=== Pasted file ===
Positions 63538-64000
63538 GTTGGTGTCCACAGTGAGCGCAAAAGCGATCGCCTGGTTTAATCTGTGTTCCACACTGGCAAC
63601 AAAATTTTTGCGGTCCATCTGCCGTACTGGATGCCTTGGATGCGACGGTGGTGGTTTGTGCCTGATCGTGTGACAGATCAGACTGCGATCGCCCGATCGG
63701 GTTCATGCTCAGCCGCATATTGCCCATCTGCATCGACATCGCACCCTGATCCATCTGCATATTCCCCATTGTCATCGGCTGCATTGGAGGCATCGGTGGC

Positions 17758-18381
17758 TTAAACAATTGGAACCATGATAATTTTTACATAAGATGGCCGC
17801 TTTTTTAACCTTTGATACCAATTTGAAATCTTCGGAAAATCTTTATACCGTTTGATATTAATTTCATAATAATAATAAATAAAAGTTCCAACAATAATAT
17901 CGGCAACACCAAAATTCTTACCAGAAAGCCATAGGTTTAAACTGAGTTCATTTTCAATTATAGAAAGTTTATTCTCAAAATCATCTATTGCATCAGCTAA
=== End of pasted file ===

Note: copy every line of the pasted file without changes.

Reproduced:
Positions 63538-64000
63538 GTTGGTGTCCACAGTGAGCGCAAAAGCGATCGCCTGGTTTAATCTGTGTTCCACACTGGCAAC
63601 AAAATTTTTGCGGTCCATCTGCCGTACTGGATGCCTTGGATGCGACGGTGGTGGTTTGTGCCTGATCGTGTGACAGATCAGACTGCGATCGCCCGATCGG
63701 GTTCATGCTCAGCCGCATATTGCCCATCTGCATCGACATCGCACCCTGATCCATCTGCATATTCCCCATTGTCATCGGCTGCATTGGAGGCATCGGTGGC

Positions 17758-18381
17758 TTAAACAATTGGAACCATGATAATTTTTACATAAGATGGCCGC
17801 TTTTTTAACCTTTGATACCAATTTGAAATCTTCGGAAAATCTTTATACCGTTTGATATTAATTTCATAATAATAATAAATAAAAGTTCCAACAATAATAT
17901 CGGCAACACCAAAATTCTTACCAGAAAGCCATAGGTTTAAACTGAGTTCATTTTCAATTATAGAAAGTTTATTCTCAAAATCATCTATTGCATCAGCTAA